DC Sustainable Transportation applauds Mayor Bowser’s ReOpen DC transportation agenda and urges rapid implementation
FOR IMMEDIATE RELEASE
Chairman, DC Sustainable Transportation
Executive Director, DC Sustainable Transportation
WASHINGTON, DC - DC Sustainable Transportation (DCST), applauds the transportation recommendations of Mayor Bowser’s ReOpen DC Advisory Group, released last week. “We stand ready to assist her in implementing the changes to our transportation systems and infrastructure needed to protect public health and get the District's economy working again,” said Joe Sternlieb, Chair of DCST and CEO of the Georgetown Business Improvement District.
DCST supports and encourages quick implementation of the proposals to create dedicated bus lanes, particularly on the “lifeline” bus routes; maintain and expand pick-up/drop-off zones for restaurants and other businesses; and widen sidewalks so pedestrians can safely get between home, businesses, and services.
The District faces unprecedented challenges in bringing back business and other basic functions of society while protecting the health of residents, workers, students and visitors. The transportation system that recently facilitated hundreds of thousands of trips each day must be redesigned to avoid close contact, maximize the number of people who can get around, and avoid choking our roads and hampering the recovery. “With transit capacity drastically reduced for the foreseeable future, Mayor Bowser’s Reopen recommendations underscore the reality that urgent action is needed to increase transit capacity and support walking, biking, and scooting so that people can reach jobs, businesses, and services,” said David Alpert, Executive Director of DCST and also Executive Director of Greater Greater Washington.
DCST hopes the District Department of Transportation (DDOT) can immediately begin installing the quick-build bus lanes and traffic signal prioritization recommended in the report. With bus capacity gradually working its way up to 20% over time, buses can carry more people safely if they can move quickly and arrive frequently. So bus lanes need to be in place when people are ready to start riding them again.
“The recommendation to expand the bikeshare system, particularly the subsidized program, shows bold leadership to reduce car dependence, especially for low-income residents. The COVID-19 crisis provides both a necessity and an opportunity to vastly expand the use of e-bikes that can improve health and eliminate the hurdle of hills and distance,” said Sternlieb. “The city has always subsidized every transit ride. It should now consider subsidizing e-bike rides and purchases as well. More broadly, improvements to the city’s bicycle route network, alluded to in the report, will encourage more people to shift to active modes (non-car or transit) that support the recovery.” Actions like these will enable DC to achieve the goals of MoveDC (the District’s long range transportation plan) of 45% of trips using active modes — up from the current 18% — years ahead of schedule.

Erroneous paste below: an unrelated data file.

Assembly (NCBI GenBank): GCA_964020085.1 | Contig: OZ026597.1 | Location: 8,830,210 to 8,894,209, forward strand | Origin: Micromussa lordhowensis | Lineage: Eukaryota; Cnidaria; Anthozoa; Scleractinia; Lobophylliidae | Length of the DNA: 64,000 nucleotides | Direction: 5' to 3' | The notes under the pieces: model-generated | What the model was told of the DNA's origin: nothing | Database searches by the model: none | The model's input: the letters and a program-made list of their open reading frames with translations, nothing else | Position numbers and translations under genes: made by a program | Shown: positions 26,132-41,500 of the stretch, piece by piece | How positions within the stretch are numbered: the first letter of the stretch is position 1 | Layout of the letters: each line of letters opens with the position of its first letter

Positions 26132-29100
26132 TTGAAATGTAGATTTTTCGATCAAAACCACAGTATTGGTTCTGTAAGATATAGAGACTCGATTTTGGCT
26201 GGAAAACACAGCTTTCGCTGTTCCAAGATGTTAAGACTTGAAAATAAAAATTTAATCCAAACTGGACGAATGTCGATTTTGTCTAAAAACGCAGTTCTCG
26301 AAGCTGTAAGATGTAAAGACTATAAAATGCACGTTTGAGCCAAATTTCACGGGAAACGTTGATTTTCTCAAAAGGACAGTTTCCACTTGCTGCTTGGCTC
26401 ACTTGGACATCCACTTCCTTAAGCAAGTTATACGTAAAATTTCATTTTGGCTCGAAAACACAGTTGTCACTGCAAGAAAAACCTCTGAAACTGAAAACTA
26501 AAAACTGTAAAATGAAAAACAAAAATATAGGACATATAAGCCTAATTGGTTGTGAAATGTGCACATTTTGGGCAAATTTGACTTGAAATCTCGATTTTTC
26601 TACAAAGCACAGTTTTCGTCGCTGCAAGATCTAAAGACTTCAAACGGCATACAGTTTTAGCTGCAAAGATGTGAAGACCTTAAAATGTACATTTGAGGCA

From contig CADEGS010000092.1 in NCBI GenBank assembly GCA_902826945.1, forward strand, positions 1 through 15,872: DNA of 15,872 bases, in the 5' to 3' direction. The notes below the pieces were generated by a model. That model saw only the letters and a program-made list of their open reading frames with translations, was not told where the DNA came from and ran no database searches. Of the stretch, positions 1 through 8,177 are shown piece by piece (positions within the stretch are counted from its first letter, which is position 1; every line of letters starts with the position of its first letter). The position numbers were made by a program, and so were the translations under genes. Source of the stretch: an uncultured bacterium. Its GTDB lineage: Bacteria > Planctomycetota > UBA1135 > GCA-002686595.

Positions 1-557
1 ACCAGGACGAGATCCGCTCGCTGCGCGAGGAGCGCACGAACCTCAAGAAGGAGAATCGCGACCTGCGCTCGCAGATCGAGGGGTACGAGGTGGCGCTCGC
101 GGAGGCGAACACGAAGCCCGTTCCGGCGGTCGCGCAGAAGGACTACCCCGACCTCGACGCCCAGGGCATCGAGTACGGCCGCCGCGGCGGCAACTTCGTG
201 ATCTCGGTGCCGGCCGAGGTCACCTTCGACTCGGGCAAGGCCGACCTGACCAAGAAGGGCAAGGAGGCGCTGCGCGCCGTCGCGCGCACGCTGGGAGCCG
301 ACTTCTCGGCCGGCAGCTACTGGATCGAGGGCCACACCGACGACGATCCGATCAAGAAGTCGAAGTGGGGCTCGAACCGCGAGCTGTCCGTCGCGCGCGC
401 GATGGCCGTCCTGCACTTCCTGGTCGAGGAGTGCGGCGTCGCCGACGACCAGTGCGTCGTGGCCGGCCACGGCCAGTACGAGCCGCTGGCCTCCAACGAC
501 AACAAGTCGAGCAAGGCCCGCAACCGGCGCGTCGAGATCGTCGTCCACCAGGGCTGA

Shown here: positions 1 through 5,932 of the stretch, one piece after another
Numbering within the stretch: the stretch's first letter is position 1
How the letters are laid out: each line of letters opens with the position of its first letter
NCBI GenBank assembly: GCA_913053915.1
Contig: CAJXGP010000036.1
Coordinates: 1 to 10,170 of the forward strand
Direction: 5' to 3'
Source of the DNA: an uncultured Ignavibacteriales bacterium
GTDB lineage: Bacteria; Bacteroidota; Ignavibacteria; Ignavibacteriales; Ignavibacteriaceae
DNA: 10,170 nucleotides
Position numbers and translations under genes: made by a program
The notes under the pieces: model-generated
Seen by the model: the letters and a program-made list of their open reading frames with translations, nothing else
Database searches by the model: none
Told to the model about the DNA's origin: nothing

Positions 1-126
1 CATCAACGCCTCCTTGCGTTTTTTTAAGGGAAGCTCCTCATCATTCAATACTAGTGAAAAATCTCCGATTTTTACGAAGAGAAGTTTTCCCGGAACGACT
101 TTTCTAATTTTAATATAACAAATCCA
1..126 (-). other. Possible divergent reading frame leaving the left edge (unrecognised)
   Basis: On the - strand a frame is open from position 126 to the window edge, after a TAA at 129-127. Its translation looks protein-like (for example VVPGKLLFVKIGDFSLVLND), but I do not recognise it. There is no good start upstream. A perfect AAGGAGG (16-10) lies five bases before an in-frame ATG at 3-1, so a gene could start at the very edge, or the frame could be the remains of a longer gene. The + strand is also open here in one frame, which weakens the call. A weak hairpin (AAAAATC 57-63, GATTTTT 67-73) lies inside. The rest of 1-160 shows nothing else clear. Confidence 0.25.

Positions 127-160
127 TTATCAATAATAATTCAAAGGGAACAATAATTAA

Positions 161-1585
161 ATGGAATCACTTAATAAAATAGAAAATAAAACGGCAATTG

Along with increasing transit and micromobility capacity, DCST supports the report’s proposals for reorienting streets and public space to improve safety and access for walking, biking, scootering and people in wheelchairs. DCST is excited to support the mayor’s group “big idea” to close off some streets to facilitate safe access to businesses and services such as restaurants. Swift action on these recommendations will help people get to, and support, businesses that are vital to the economy.
DCST shares the Mayor’s goal to deliver a safe, resilient, and equitable recovery to the citizens and businesses of the District. Our members look forward to working with the Mayor and her administration to implement the needed recommendations of her ReOpen DC transportation group.
DC Sustainable Transportation (DCST, https://dcstcoalition.org/) is a coalition of business, civic and advocacy organizations that works to make DC a global leader with frequent, rapid, safe, affordable, and reliable transportation to, from, and around DC job centers. It was created in 2005 to advise the DC government on its transit programs, particularly the Circulator. Since 2016, DCST has engaged its partners to advocate for improvements to bus service, curbside management, and emerging mobility technologies. DCST members include nine of DC’s Business Improvement Districts and the Rosslyn BID; other business and civic groups; and advocacy organizations that work on transportation issues.
DCST believes in providing all residents and workers with options to travel by transit, walking, and biking; to mitigate congestion, better manage curb space; and to prepare for mobility changes in the future with advancing technology.